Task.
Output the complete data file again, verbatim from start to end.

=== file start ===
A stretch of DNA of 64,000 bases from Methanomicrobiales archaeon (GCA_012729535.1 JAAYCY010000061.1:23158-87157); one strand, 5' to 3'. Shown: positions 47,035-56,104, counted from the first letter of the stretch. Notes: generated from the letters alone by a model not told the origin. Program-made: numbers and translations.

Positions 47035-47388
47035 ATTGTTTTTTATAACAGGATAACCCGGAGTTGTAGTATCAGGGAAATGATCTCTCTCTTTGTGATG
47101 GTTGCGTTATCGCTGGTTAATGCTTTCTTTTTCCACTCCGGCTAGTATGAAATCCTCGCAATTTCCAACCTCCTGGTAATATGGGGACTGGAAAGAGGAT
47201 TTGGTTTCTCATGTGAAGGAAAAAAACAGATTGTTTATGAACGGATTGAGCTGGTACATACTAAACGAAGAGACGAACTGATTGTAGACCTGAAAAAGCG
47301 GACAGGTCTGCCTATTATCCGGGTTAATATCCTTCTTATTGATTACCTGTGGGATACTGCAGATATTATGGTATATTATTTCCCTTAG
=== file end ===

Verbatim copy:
A stretch of DNA of 64,000 bases from Methanomicrobiales archaeon (GCA_012729535.1 JAAYCY010000061.1:23158-87157); one strand, 5' to 3'. Shown: positions 47,035-56,104, counted from the first letter of the stretch. Notes: generated from the letters alone by a model not told the origin. Program-made: numbers and translations.

Positions 47035-47388
47035 ATTGTTTTTTATAACAGGATAACCCGGAGTTGTAGTATCAGGGAAATGATCTCTCTCTTTGTGATG
47101 GTTGCGTTATCGCTGGTTAATGCTTTCTTTTTCCACTCCGGCTAGTATGAAATCCTCGCAATTTCCAACCTCCTGGTAATATGGGGACTGGAAAGAGGAT
47201 TTGGTTTCTCATGTGAAGGAAAAAAACAGATTGTTTATGAACGGATTGAGCTGGTACATACTAAACGAAGAGACGAACTGATTGTAGACCTGAAAAAGCG
47301 GACAGGTCTGCCTATTATCCGGGTTAATATCCTTCTTATTGATTACCTGTGGGATACTGCAGATATTATGGTATATTATTTCCCTTAG